It's a Wonderful Christmas-ish Holiday Miracle salutes the season of family tension with offbeat wit

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      By Marcus Youssef. Directed by Chelsea Haberlin. On the Goldcorp Stage at the BMO Theatre on Wednesday, November 27. Continues until December 22

      Vancouver playwright Marcus Youssef’s holiday show has a title that’s a mashup of treacly Christmas-movie and Hallmark-card sentiment—but is more than a little tongue-in-cheek.

      ’Tis the season to put the funk back into family dysfunction, after all. And the family here is dealing with a new divorce, a teen glued to her cellphone, and an Alzheimer’s-riddled grandmother who has come back from the grave to resolve her daughter’s deep-seated resentment toward her.

      Like the Sufjan Stevens songs that serve as the live soundtrack, the holidays are complex. Enter a Christmas play that’s as offbeat, and messed-up, as the Snoopy-unicorn stuffie that adorns the last-minute tannenbaum here.

      It’s a Wonderful Christmas-ish Holiday Miracle might be a little too darkly funny—or possibly too painfully familiar—for some. But it should appeal to anyone whose traumas have ranged from the inconsequential (forgetting to defrost the Christmas-morning croissants, or getting a stick-insect terrarium instead of an Xbox) to the life-changing (being shunted from one parent’s house to the other’s when all you want to do is play with your new presents or watch “How the Grinch Stole Christmas!” with your mom and dad).

      The story is as unconventional in its delivery as it is in its subject matter, though there are cleverly warped allusions to some of your favourite holiday classics. Instead of It’s a Wonderful Life’s Clarence, an angel named Salena (Ghazal Azarbad) guides the late Esther (Nicola Lipman). A former hedge-fund manager, Salena is a double-caffeinated 30-something who wears a tropical-print suit to police the gates to the afterlife’s endless beaches. She communicates via a magic cellphone, and her ringtone is Aretha Franklin's “Respect” in tribute to the new boss upstairs, the Queen of Soul herself. And Youssef treats a Christmas Carol–like trip back to face the past as a whacked-out Mortal Kombat–style video game, in which the family has to pass certain levels, and avatars like Mary and Joseph repeat phrases like “What are we supposed to do with the myrrh?”

      At the same time, Youssef’s sometimes witty, sometimes goofy script celebrates the drive for diversity and secularity at Christmastime, even as he sends it up. While workaholic mom Miriam (Jennifer Lines) is trying to rekindle her family’s Jewish traditions, her son Simon (a nicely naturalistic Glen Gordon) has to play the butt of the Loch Ness monster in his school’s absurdly inclusive Everyculture Holiday Dance.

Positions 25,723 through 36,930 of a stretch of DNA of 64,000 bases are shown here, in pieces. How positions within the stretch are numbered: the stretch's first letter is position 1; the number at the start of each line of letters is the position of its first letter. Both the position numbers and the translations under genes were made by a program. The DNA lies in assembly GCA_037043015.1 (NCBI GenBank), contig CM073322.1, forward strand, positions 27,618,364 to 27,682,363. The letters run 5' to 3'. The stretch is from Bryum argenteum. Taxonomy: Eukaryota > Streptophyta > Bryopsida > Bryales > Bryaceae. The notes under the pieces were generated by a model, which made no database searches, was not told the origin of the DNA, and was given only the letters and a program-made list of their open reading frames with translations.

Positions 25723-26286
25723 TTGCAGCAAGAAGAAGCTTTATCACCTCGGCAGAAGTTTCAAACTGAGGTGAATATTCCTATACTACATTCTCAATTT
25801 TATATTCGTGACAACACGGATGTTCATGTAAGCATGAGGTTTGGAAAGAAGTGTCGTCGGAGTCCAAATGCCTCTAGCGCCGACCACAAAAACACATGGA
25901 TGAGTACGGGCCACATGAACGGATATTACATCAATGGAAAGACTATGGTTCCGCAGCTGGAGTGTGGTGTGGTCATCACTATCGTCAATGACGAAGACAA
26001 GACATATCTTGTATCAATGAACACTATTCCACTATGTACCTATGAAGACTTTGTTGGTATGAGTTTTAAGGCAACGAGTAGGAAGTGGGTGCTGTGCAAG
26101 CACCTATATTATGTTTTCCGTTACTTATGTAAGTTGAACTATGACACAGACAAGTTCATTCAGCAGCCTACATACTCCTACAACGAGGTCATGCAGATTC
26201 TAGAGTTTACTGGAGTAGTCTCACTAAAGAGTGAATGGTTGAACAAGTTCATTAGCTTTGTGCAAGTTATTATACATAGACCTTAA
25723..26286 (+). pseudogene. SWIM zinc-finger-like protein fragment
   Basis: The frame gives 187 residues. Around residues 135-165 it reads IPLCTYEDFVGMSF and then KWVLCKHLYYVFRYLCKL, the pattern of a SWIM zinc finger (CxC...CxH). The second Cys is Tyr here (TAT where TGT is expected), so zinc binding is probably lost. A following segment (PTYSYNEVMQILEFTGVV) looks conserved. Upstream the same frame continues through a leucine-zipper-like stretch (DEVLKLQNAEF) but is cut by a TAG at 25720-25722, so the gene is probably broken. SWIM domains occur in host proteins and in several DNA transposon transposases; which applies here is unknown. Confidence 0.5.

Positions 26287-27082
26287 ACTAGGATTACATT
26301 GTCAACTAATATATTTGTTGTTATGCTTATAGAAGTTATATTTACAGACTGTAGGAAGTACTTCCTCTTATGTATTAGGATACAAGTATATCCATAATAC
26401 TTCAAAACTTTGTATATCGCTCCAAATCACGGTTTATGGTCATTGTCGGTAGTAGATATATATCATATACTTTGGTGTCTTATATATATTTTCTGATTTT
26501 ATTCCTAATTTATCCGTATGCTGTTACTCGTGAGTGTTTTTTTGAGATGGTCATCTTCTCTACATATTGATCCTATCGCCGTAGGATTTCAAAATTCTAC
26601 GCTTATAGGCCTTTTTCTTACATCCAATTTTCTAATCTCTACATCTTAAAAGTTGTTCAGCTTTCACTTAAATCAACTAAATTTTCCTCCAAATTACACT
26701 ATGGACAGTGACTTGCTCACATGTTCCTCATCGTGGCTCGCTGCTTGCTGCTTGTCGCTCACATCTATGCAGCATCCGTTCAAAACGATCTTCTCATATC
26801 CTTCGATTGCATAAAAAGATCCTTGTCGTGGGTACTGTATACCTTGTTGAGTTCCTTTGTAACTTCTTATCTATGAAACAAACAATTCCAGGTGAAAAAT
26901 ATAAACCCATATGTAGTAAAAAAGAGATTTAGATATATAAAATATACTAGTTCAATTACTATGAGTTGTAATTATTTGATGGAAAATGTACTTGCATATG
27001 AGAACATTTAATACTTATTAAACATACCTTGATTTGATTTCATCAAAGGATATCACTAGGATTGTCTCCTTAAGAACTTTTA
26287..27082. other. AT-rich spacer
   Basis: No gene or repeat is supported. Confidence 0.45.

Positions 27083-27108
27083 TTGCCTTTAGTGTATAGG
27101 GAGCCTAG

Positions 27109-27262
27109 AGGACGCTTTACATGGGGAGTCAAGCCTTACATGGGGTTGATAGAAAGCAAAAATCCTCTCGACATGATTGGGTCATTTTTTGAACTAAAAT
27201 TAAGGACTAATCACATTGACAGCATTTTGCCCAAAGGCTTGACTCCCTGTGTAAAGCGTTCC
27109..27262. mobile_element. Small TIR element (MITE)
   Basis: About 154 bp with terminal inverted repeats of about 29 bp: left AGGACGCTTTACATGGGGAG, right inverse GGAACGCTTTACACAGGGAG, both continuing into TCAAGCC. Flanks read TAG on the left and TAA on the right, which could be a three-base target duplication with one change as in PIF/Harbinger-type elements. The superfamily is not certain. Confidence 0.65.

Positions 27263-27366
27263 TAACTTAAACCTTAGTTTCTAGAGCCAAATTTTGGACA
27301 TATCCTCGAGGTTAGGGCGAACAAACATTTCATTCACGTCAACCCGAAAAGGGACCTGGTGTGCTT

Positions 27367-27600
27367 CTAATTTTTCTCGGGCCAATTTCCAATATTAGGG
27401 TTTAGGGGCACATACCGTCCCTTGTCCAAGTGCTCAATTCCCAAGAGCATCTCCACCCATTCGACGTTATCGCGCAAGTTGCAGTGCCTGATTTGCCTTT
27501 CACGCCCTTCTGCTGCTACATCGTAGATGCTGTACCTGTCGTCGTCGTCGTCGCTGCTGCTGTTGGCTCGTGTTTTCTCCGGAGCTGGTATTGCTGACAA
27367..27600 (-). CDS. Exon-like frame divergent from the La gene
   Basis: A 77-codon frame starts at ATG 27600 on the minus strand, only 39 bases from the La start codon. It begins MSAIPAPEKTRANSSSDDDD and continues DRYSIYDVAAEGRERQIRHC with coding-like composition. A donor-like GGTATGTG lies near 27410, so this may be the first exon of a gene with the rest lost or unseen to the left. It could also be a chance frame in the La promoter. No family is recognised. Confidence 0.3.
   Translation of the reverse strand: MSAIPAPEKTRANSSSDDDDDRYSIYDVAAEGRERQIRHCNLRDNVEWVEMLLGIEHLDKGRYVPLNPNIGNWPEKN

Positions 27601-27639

All of the risk-taking would fall off the rails if the cast weren’t so strong here—especially the women. As grandma-ghost Esther, Lipman gives the show its acerbically honest heart. Lines’s Miriam suggests the raging stress beneath her firm surface. (Listen to her clenched, oft-repeated phrase “We need to talk.”) And young Matreya Scarrwener taps daughter Cleo’s raw, roller-coaster teen emotions. Youssef has an understanding of the exquisite pain of both parenting teens and being a teen that you have to have lived to know.

      Jennifer Lines and Ghazal Azarbad
      David Cooper

      Adding to the multitasking here, the performers intermittently drop everything to pick up instruments and sing Stevens’s moody posthipster Christmas classics—with dad Jovanni Sy on piano, Azarbad on keytar, and Lines playing a mean acoustic guitar.

      Lauchlin Johnston’s dizzying mountain of off-kilter, silver-foil-wrapped boxes (which do double duty as screens and steps) makes another artistic leap, but it gives the show the right sense of techy unreality and monumental disorientation.

      The script doesn’t try to wrap everything up in a tidy bow—thank God, Jehovah, Aretha, or whatever you want to call your personal deity. It’s a Wonderful Christmas-ish Holiday Miracle follows its own wonky rhythms and should ultimately win over anyone who has to double up on the Ativan to get through the season.